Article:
The Government's view

6.11 These documents are dealt with in separate Explanatory Memoranda of 6 December 2011 from the Minister for Employment Relations, Consumer and Postal Affairs at the Department for Business, Enterprise and Skills (Mr Edward Davey).

6.12 He supports the accession of Samoa to the WTO as providing a balanced but ambitious package of commitments in line with its status as a least-developed country, and he notes that the UK has also consistently supported the accession of the Russian Federation on the right terms, having worked closely with the Commission throughout the negotiations to ensure that the UK's objectives and priorities have been taken into consideration. He says that it is a measure of the success of the package that these have been met to a significant extent, and that, in acceding to the WTO, the Russian Federation will embrace a series of rules and commitments which are the foundation of an open, transparent and non-discriminatory global trading system, providing important guarantees for Russia and for the 153 other members of the WTO, and bringing Russia more firmly into the global economy, thereby making it a more attractive place to do business. He describes the outcome of the negotiations on services as very good, in that they will grant UK service suppliers significant market opportunities, whilst helping the Russian economy to modernise, thereby making it an even more attractive market.

6.13 The Minister has also commented on the application of the Mode 4 provisions to the accession of both the Russian Federation and Samoa, and to the bilateral agreement between the EU and Russia on trade in services, which he says preserves commitments either previously entered into by Russia and the EU in the existing PCA, or offered bilaterally by Russia to the EU in the course of WTO accession negotiations, which would otherwise lapse.

6.14 He says that, whilst trade in services falls within the EU's exclusive competence post-Lisbon, the Government's position is that Mode 4 provisions fall within the scope of the UK's Title V opt-in. He notes that, whilst documents (a) and (d) do not themselves contain Mode 4 provisions, accession will enable Russia and Samoa to avail themselves of the UK's commitments on Mode 4 under the General Agreement on Trade in Services (GATS), and therefore represents a widening of those commitments without changing their substance. The UK therefore intends to exercise the opt-in in relation to each Decision. Likewise, he considers that documents (c) and (d) also trigger the opt-in, pointing out that the UK's Mode 4 commitments in the GATS relate to intra-corporate transferees, business visitors and contractual service suppliers, and are made available to other WTO members on a Most Favoured Nation basis, with new countries acceding to the WTO being able avail themselves of these commitments. He notes that, in relation to Mode 4, the side agreement on trade in services replicates some of these commitments, apparently for presentational purposes in order to enable Russia to make more commitments of its own on Mode 4 to the EU, but, notwithstanding this, he says that the UK proposes to exercise the opt-in in relation to these two Decisions.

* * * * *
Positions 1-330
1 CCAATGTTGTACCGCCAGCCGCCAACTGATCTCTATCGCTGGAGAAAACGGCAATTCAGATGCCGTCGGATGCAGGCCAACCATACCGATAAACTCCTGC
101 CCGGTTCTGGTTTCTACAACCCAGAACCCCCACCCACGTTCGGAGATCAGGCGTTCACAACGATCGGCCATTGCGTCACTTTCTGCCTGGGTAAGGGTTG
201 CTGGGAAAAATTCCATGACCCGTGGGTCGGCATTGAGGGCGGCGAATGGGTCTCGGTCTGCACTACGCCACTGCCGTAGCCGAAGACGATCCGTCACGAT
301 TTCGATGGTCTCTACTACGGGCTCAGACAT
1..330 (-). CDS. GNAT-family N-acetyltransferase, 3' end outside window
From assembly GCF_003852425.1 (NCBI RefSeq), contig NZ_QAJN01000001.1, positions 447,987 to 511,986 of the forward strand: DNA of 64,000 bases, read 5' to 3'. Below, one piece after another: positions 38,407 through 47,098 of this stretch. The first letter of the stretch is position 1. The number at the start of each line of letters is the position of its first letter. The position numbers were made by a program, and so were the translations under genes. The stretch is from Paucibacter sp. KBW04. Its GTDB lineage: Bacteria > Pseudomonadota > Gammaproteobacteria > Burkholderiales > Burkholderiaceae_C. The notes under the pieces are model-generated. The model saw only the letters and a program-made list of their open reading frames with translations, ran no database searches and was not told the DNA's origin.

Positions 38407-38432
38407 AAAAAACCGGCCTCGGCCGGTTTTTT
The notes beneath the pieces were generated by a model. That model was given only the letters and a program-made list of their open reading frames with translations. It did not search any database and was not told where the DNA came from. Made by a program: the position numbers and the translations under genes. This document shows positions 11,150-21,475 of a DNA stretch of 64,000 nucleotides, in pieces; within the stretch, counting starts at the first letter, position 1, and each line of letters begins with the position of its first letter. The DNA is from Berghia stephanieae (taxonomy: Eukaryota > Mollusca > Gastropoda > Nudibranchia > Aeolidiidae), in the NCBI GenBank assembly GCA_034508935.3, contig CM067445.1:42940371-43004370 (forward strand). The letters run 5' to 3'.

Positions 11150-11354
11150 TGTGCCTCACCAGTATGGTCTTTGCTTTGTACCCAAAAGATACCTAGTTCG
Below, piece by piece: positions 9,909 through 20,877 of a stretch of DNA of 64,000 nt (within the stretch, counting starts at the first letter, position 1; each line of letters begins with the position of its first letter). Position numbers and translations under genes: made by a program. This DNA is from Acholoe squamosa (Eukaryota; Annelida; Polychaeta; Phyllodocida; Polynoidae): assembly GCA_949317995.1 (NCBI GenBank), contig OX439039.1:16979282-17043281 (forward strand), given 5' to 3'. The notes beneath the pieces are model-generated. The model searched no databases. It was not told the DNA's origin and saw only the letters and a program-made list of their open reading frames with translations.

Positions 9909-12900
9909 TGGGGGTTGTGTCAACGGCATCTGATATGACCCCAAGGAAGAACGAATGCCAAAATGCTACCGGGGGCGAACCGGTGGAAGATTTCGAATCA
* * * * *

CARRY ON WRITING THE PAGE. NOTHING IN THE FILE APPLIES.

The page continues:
6.15 The Minister also notes that there is a separate question over whether the bilateral agreement should be mixed or EU-only. He says that his department is currently discussing this issue with the Department for Transport, and is aiming to resolve it by 6 December, the argument for mixed competence being based on the transport provisions (since this remains an area of shared competence). He adds that the two departments are investigating whether the transport provisions of the agreement are in areas where the EU has already exercised competence, but he observes that any claim by the UK in favour of mixed competence would meet resistance at an EU level.


6.16 The draft Decisions supporting the accession to the WTO of the Russian Federation and Samoa are clearly to be welcomed on policy grounds, as are the provisions of the proposed bilateral agreement between the EU and the Russian Federation on the trade in services.

6.17 However, we note that the UK intends to exercise its Mode 4 opt-in rights under Title V in the absence of agreement from other Member States and the Commission, and, consequently, of a legal base. Since Mode 4 rights can affect national labour markets, they are politically sensitive as well as important for example, the Trades Union Congress is campaigning[49] to restrict those provisions in the EU India Free Trade Agreement and in other similar EU agreements. Moreover, we have exchanged differing views with the Government on the legality of asserting opt-in rights in the absence of a Title V legal base on several previous occasions, and our view remains that such a base is necessary for the UK to exercise its opt-in rights. Consequently, we do not feel able to release these documents from scrutiny, although we recognise that, as the UK is unwilling to hold up these WTO accessions, it will signify its political agreement to these Decisions in the Council on 14 December, thus giving rise to scrutiny overrides.

46   (33356) 16821/11 and (33357) 16824/11: see chapter 28 of this Report. Back

47   (33352) 16800/11 and (33353) 16803/11: see chapter 28 of this Report. Back

48   (33348) 16758/11 and (33350) 16771/11: see chapter 28 of this Report. Back

49   EU-India Trade Agreement (temporary migration), June 2011 ( Back

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Prepared 15 December 2011